Work on the Metro from Dublin city centre to the airport is to start, even though a builder has not been picked.
Transport Minister Noel Dempsey has received Cabinet approval for the necessary Exchequer funding to be used to fast-track construction of stations at the new Mater Hospital and at Terminal 2 in Dublin Airport.
The RPA will now go ahead and build the station boxes at the Mater and Dublin Airport.
If they waited for the successful bidder to build these stations, it would cause significant disruption at both the Mater and the airport, as construction on the new hospital and new terminal would be already underway. By giving the green light to the RPA now to get construction underway, disruption will be minimised at both locations.
The Irish Independent has learned that the RPA is to invite the four international consortia that have pre-qualified to tender for the Metro North project to engage in a technical workshop in advance of inviting them to formally bid for the project.
It is understood that the Rail Procurement Agency (RPA) will have to delay lodging its Railway Order Application to An Bord Pleanála by up to three months, because the design for Metro North is not sufficiently detailed for the purposes of a planning application.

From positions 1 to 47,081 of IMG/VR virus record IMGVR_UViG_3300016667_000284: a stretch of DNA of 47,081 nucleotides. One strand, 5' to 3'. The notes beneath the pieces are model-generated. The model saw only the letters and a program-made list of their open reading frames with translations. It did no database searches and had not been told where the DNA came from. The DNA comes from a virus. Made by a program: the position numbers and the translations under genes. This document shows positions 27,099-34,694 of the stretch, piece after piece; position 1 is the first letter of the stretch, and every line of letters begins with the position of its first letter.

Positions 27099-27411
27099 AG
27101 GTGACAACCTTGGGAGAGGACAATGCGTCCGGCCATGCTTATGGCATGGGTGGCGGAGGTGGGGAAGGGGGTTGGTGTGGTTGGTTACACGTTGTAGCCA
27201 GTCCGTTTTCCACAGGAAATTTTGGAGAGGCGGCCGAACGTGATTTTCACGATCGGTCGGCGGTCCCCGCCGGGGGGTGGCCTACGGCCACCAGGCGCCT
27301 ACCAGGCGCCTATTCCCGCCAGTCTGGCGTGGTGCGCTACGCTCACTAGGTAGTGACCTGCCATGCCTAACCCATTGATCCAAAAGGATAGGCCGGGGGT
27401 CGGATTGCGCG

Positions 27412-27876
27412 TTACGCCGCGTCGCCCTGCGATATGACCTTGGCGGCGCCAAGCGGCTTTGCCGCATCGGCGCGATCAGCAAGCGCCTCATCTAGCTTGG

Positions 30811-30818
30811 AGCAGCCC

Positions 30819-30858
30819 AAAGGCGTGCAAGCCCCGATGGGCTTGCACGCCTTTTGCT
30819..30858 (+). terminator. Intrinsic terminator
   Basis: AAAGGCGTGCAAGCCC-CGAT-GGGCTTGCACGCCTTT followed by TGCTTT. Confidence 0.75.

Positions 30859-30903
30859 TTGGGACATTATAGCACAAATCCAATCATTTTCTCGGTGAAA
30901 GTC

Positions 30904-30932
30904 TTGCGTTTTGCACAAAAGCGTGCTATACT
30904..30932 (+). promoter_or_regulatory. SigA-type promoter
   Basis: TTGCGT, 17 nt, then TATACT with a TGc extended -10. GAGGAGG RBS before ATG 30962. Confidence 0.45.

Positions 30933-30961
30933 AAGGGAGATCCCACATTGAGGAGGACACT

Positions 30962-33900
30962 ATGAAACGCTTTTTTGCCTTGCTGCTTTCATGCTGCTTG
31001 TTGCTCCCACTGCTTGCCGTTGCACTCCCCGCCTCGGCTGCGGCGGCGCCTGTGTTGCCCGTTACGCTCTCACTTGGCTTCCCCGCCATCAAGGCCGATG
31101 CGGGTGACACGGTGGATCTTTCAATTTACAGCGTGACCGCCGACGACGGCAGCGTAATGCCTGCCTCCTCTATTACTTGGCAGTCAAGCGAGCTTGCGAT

The RPA had planned to lodge the application to the Board early this year under new legislation which allows for the 'fast-tracking of strategic infrastructure projects, but it could be the summer before the design is complete. This could result in a delay in Metro coming on-stream. Construction work was due to be completed by 2012, but the newapaper has learned from informed sources that it is likely to be 2013 before work is finished.
However, Minister Dempsey secured Government approval for the RPA to begin enabling works on the construction of the station sites at the new Mater Hospital and Terminal 2 in Dublin Airport. The Government has now agreed the financing structure of the project, so that the RPA can proceed with the bidding process.
The Metro will be the largest infrastructure project currently under way in Europe and the Minister said he was pushing to get it delivered as quickly as possible - adding that the Metro was vital as a cost-effective public transport alternative to get people out of their cars. "We can't let cars continue to pour onto our streets. It's unsustainable, it's causing traffic gridlock - costing the economy millions and people precious time" - he added.
The proposed route for Metro North would serve areas where the population is expected to double in the next 20 years.